The Portfolio Committee on Transport yesterday met, via video conferencing, with the Airports Company of South Africa (Acsa) and the South African Civil Aviation Authority (SACAA), for the two entities to present their strategic and annual performance plans.
We understand the challenges of COVID-19, but the issue of transformation needs to be addressed urgently
The two entities of the Department of Transport were represented by their board members, management team and the Deputy Minister of Transport, Ms Dikeledi Magadzi.
The Deputy Minister told the committee that the entities’ plans were outdated, as they were prepared before the Covid-19 outbreak, which brought the aviation industry to a standstill.
She said the department and its entities were in the process of reviewing the plans to respond to Covid-19 and map a “way forward which should get back the industry to its glorious days and ensure that it contributes to rebuilding the South African economy”.
The portfolio committee welcomed the presentations with a few concerns, especially in the area of supply-chain management, and urged the entities to tighten their systems to avoid unauthorised and irregular expenditure.
Members of the committees were particularly concerned about what they termed “lack of transformation” in the aviation industry, where the majority of pilots and cabin crew were white.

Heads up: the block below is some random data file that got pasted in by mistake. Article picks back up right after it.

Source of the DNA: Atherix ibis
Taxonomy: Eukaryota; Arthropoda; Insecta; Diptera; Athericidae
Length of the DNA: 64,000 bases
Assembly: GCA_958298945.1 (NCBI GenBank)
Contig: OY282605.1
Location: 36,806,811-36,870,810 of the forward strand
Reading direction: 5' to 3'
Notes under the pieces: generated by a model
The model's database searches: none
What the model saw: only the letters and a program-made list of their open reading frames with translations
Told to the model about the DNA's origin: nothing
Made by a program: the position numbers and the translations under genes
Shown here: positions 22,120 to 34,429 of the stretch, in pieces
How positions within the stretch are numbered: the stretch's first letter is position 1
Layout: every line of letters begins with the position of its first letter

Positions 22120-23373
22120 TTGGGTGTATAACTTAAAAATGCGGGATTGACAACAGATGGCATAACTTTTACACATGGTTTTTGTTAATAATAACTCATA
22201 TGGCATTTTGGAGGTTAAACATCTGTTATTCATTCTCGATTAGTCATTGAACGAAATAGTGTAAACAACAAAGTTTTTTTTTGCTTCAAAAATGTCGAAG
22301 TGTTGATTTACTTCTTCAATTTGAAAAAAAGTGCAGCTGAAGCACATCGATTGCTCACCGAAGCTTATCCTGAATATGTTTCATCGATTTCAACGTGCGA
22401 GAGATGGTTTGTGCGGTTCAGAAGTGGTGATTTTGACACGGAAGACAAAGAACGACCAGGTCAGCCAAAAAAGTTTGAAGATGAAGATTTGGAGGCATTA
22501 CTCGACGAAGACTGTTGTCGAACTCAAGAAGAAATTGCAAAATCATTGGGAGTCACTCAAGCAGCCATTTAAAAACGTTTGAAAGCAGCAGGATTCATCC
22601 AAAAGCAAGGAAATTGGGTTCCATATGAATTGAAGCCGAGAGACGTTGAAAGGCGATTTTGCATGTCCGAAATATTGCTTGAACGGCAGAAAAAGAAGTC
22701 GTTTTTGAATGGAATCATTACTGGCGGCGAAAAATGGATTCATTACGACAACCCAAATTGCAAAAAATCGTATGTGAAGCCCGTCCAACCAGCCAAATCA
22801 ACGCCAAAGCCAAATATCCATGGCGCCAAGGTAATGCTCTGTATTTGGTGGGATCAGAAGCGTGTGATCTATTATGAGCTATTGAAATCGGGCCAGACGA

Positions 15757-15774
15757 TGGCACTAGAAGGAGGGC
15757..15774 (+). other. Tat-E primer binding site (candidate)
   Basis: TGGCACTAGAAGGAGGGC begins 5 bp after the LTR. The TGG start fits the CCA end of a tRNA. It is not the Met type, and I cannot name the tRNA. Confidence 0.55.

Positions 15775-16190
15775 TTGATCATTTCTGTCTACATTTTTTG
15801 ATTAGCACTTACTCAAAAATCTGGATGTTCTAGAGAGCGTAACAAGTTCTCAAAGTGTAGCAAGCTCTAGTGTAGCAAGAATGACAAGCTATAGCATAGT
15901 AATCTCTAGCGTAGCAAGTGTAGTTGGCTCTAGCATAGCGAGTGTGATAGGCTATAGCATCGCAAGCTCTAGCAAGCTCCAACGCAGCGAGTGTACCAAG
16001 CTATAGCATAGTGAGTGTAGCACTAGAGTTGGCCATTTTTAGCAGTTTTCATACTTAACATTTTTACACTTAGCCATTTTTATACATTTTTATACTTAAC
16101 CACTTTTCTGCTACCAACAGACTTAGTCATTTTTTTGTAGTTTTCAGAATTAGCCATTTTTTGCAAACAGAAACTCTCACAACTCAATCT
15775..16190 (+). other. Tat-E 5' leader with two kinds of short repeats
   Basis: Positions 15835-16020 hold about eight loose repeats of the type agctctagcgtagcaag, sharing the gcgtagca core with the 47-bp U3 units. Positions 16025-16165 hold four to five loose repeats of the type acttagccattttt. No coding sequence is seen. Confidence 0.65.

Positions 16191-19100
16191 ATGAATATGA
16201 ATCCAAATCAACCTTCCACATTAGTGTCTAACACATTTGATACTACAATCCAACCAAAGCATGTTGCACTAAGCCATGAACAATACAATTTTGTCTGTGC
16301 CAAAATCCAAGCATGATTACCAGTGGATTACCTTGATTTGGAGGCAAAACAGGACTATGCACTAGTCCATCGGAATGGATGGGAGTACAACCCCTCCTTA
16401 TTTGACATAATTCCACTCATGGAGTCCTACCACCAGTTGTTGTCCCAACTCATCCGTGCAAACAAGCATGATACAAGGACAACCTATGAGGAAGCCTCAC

Some members called this situation a worrying factor and called for action to address this. One suggestion was to reduce the fees for pilot training, which would make it more accessible.
READ ALSO: Lawmakers Want Yaba Vaccine Production Centre Reopen Immediately
“Continue to bring hope to our people, bring hegemony by empowering those who have not been empowered. We understand the challenges of Covid-19, but the issue of transformation needs to be addressed urgently,” said committee Chairperson Mr Mosebenzi Zwane.
The committee also welcomed reports from Acsa that the company’s airports were ready for level 3 of the lockdown, where limited domestic flights will be allowed to operate